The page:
Beijing sidesteps claim of war threat

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BEIJING: China on Monday sidestepped claims by Philippine President Rodrigo Duterte that it had threatened to go to war over the disputed West Philippine Sea (South China Sea).

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Duterte, who met with Chinese President Xi Jinping and Premier Li Keqiang in Beijing last week, said Friday the leaders had raised conflict as an option to resolving their competing claims to the waters.

“I really said it to their face. That is ours and we intend to drill oil there,” said Duterte, who claimed he made the comments public in response to domestic criticism he was being too weak with China over the row.

“And they told me: ‘Well, we’re friends. We do not want to quarrel with you. We want to maintain the present warm relationship. But if you force the issue we’ll go to war.’”

China’s government on Monday did not directly comment on Duterte’s version of the leaders’ conversation, but said it would “work with the Philippines to peacefully resolve disputes through friendly consultation.”

China sought to “deepen cooperation in other fields so bilateral relations can move forward in a sound steady way and also contribute to regional peace stability,” foreign ministry spokeswoman Hua Chunying told reporters.

Cayetano downplays ‘threat’

Amid calls in the Philippine Senate to take China to task for making a war threat, Foreign Affairs Secretary Alan Peter Cayetano downplayed the supposed threat.

He said this was not an act of bullying on Beijing’s part, but was stated in the context of avoiding conflict following a frank discussion in an environment of mutual respect.

“I am not authorized to tell you the exact conversation between President Duterte and President Xi Jinping. But one thing I could assure their conversation was frank, with mutual respect and trust, and that was the context. …of how to establish peace in the region and prevent conflict,” Cayetano told reporters.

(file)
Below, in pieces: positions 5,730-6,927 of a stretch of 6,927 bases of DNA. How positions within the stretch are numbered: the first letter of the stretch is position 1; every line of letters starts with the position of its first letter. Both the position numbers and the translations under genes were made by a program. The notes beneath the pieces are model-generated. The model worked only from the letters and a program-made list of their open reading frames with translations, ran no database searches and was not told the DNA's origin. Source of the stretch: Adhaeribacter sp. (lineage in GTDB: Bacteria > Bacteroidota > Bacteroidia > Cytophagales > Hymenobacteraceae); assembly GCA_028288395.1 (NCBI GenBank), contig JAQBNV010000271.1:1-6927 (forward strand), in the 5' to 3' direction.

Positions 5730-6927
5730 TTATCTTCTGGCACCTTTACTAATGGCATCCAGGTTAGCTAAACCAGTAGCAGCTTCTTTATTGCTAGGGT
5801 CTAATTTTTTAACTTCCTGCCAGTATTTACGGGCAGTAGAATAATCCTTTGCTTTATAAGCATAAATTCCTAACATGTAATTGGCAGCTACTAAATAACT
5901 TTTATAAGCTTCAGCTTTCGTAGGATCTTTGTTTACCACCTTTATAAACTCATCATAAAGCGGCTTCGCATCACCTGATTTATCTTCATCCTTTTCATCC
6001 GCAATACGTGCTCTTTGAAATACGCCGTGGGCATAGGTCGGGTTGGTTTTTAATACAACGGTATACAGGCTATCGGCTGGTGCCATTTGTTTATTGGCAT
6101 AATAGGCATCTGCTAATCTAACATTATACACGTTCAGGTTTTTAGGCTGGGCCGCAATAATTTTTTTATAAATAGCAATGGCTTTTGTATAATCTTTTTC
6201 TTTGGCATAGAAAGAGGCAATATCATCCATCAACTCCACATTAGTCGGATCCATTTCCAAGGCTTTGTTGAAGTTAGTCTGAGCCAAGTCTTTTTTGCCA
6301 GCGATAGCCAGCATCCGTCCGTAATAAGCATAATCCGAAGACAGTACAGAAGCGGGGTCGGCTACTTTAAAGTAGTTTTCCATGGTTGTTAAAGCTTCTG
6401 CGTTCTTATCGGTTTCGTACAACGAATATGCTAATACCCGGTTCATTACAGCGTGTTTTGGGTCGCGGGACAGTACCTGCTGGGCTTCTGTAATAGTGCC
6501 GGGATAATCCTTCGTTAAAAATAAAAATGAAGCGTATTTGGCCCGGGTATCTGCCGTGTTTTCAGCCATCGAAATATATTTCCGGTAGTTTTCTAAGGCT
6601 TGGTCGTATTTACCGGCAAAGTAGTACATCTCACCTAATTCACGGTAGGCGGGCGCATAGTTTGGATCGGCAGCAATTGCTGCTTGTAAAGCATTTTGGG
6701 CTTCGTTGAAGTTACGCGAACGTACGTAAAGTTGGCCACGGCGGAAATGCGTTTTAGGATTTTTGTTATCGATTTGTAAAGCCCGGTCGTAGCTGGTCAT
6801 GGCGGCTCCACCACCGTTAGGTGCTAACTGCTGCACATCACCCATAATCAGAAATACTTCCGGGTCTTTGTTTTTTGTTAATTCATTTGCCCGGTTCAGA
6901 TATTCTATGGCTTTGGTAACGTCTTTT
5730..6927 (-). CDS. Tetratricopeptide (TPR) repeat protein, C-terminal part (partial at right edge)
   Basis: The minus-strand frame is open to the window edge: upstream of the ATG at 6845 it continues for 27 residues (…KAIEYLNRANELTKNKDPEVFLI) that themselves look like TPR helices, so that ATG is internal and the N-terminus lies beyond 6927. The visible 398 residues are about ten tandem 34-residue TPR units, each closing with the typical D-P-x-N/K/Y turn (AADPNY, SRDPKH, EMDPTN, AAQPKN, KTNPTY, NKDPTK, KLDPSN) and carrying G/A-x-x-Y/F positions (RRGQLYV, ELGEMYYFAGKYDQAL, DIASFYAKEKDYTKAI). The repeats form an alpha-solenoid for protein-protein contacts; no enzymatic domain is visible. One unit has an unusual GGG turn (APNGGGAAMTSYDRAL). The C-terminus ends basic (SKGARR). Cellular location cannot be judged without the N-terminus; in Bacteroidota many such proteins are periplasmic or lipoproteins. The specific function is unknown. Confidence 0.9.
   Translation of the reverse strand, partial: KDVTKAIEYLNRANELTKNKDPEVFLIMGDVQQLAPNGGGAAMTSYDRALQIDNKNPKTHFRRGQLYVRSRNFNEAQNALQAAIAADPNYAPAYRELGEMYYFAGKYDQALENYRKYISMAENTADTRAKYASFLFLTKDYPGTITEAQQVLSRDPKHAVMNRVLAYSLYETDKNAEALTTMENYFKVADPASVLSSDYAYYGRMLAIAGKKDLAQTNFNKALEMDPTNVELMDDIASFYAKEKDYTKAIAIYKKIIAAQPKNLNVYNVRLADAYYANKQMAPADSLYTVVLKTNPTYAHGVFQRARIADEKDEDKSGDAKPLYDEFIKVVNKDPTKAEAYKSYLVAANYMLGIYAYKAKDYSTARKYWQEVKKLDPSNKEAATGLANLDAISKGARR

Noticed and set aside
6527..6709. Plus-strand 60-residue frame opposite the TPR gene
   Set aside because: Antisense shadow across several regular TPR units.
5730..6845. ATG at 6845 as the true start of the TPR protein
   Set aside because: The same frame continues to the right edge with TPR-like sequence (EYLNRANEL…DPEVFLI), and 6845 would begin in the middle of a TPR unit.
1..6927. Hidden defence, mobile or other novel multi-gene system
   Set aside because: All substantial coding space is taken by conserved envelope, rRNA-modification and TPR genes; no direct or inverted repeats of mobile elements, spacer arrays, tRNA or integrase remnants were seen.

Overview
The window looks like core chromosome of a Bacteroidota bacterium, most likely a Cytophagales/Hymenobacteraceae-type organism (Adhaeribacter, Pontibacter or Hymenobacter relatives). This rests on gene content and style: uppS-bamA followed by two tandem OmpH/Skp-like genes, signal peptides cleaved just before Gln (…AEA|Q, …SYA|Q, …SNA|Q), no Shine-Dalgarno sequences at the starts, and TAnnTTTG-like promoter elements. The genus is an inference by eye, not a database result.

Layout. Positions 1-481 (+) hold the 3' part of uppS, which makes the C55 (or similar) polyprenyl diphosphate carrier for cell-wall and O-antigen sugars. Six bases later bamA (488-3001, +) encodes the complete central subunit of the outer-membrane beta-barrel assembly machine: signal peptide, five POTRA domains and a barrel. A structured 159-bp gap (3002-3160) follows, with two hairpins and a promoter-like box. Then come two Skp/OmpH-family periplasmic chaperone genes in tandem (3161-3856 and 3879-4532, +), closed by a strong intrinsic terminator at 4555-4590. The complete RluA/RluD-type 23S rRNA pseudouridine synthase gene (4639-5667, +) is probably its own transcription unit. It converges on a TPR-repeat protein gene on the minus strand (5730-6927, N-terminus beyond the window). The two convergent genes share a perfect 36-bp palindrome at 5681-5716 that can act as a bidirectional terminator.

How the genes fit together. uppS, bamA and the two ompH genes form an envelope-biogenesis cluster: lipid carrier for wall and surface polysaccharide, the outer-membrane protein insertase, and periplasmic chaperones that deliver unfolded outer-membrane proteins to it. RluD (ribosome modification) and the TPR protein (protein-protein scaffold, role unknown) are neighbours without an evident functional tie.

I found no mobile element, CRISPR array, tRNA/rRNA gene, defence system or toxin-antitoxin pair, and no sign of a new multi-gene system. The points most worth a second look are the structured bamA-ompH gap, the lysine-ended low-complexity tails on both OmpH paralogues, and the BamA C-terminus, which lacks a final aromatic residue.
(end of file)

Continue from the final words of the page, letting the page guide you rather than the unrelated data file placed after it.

The rival claims to the South China Sea, which is believed to sit atop vast oil and gas deposits, have for decades made it one of Asia’s potential military flashpoints.

China claims most of the sea, a key waterway for global shipping, and has reclaimed disputed reefs and installed military facilities on them.

Malaysia, Brunei, Vietnam and Taiwan also have overlapping claims.

An international tribunal ruled in July last year that China’s claims to most of the sea were without legal basis, in a case filed by the Philippines under Duterte’s predecessor, Benigno Aquino 3rd.

But China vowed to ignore the ruling and warned the Philippines against trying to use the verdict as leverage.
Duterte, who began his six-year term in June last year, agreed to take a soft stance with China.

Duterte has also sought closer ties with Beijing to win billions of dollars of Chinese investments and loans, while loosening the Philippines’ long-standing alliance with the United States.

PH should stand up to China – senators

Some senators on Monday insisted that the government should not take the supposed war threat of China’s Xi lightly, and must show Beijing that country will not allow to be bullied.

Senate Minority Leader Franklin Drilon said the Chinese leader’s threat, if true, is a gross violation of the United Nations (UN) charter.

Drilon cited Article 2, Section 4 of the UN Charter that states “all members shall refrain in their institutional relations from the threat or use of force against the territorial integrity of any State, or in any other manner inconsistent with the purpose of the United Nations.”

“The Philippine government should immediately elevate the threat that the Chinese President allegedly issued against the Philippines over the West Philippines Sea to the United Nations,” the minority leader added.

Senior Associate Justice Antonio Carpio earlier urged the government to file another case against Beijing before a UN tribunal for threatening war.

But the Department of Foreign Affairs (DFA) has chosen to explore peaceful mechanisms available first before considering running to the UN.

DFA spokesman Robespierre Bolivar cited the finalization of the draft framework of the Code of Conduct between the Association of South East Asian Nations (Asean) and China and the start of the Philippines-China bilateral consultation meeting as among the avenues the Philippines could take in resolving the dispute.

Sen. Panfilo Lacson said the supposed mention of war by the Chinese president, whether indirect or not, is considered a threat and the Philippines should bring it up to the attention of the UN.

“Friendship should be based on goodwill. But where can you find goodwill if there is threat of going to war in case the Philippines pursues its right to explore based on what we believe is ours?” Lacson said.

AFP AND JAIME R. PILAPIL

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